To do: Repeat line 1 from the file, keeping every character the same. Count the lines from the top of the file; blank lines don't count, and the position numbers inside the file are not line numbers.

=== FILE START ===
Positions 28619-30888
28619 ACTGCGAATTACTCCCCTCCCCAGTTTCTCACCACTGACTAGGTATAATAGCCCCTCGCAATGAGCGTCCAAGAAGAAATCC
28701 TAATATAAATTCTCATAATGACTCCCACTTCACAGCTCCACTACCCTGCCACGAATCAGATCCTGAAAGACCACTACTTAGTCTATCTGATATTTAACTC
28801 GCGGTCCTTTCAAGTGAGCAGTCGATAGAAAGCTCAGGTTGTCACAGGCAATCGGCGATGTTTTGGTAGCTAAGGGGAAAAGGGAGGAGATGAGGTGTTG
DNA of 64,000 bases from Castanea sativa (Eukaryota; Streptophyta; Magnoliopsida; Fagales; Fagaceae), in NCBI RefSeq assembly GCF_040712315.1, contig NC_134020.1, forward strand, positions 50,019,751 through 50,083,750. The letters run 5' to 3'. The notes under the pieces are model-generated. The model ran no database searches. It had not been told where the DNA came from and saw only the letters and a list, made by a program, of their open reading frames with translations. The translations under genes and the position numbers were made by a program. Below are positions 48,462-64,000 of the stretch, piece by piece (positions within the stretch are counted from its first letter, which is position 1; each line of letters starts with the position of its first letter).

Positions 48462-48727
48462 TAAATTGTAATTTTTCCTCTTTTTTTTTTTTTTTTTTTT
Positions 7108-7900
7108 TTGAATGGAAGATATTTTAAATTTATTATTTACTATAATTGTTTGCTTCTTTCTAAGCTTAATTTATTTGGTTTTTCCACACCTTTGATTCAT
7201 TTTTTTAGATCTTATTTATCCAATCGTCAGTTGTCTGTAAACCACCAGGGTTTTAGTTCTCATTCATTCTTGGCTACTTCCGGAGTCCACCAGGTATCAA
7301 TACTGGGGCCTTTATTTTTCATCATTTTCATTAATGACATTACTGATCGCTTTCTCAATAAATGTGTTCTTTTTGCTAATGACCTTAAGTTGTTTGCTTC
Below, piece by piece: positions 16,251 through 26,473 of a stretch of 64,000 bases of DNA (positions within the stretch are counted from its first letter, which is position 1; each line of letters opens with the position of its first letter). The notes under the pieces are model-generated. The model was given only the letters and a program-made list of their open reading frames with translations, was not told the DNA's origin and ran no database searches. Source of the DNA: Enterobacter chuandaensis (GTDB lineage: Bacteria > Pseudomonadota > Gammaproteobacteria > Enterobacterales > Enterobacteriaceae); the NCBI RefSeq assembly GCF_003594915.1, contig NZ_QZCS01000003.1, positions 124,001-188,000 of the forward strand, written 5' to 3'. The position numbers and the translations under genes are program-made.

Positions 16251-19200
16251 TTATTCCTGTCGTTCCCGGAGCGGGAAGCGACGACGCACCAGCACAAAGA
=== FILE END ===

Positions 28619-30888